A Battery Health Check (HW)

battery_monitorThe goal is to develop a battery health-check system in 40 hours or less. This includes learning a couple of new skills, defining the target design, designing hardware, software and test it.

So far, I learned KiCAD. Prototyped the analog on breadboard, came up with this design and created this schematic in the KiCAD. It took 16 ~ 18 hours of work till now. I had to create schematic library packages for the PIC16F883 microcontroller, BTW.

I used to draw schematics and create PCBs in CirCAD. Since it is commercial package, costly and really costly ($$$$), I needed an alternate package for the moment. I explored a few options and found KiCAD doing the job, at least for now.

The Goal:

I wanted to come up with a battery monitoring system to collect a battery’s charge discharge data for measuring and plotting it’s performance. The system should charge the battery at a defined current – normally fixed by the charger. Then goes over a discharge cycle with a predetermined load (e.g 0.1C), collecting the performance characteristics such as rate of voltage drop, actual current delivered, discharge cycle time and total cycle time. Then the cycle is repeated with different loads (e.g. 0.2C load, 0.3C,…,2C). The number of steps (load cycles and load values) should be selectable in software. The results should be logged to a permanent storage for import. The imported data can be used to measure, plot and graph the battery characteristics, thus giving the performance and life expectancy under different load conditions.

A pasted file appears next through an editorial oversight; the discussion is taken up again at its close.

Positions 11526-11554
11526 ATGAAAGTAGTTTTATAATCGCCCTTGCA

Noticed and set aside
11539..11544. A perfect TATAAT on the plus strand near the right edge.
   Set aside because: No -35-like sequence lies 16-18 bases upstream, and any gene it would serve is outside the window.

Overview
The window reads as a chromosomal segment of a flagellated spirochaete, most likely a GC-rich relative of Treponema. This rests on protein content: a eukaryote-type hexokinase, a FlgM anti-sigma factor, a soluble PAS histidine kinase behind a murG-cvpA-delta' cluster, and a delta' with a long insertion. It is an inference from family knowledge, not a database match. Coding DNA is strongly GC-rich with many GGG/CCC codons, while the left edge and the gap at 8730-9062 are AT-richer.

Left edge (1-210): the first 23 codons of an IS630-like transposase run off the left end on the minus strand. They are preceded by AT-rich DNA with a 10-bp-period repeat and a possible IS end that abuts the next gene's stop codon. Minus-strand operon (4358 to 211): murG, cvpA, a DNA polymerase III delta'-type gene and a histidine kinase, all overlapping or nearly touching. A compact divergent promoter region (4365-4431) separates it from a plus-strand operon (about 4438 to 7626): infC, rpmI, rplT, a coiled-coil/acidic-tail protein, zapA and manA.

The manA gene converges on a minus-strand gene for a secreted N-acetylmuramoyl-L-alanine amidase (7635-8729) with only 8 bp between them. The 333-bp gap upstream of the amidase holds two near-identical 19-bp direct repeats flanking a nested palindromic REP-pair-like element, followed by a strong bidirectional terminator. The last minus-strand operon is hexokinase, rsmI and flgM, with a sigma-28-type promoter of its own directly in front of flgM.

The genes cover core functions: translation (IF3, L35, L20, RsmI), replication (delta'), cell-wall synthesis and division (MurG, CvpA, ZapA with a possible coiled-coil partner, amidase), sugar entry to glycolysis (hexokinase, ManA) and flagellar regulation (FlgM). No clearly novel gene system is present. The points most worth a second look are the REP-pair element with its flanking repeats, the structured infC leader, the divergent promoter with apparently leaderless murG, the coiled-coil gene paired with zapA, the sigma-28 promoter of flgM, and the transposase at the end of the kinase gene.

About the Circuit:

It consists of four modules: the analog frontend, the charge/discharge controller, the microcontroller and the display. The long term storage (using EN25F80) is still pending.

The analog frontend takes three lines from battery – the battery’s +ve & -ve terminals directly and a third lead that connects the battery to load or charger. The charge/discharge controller is built around IC ULN2003 with a total of five relays – one for charger and four for load. Each realy on the load will carry a specific load attached to it – I chose 16Amps, 8Amps, 4Amps & 2Amps. This allows me to discharge the battery under test (BUT or DUT) at a rate anywhere from 2A to 30A in 2A steps.

More to come soon…

Note: All the work shared on this page is free for use under following terms: all shares/distributions including derived works should refer a link to this page and you use this information at your own risk. I am not responsible for any results including success and/or damages.


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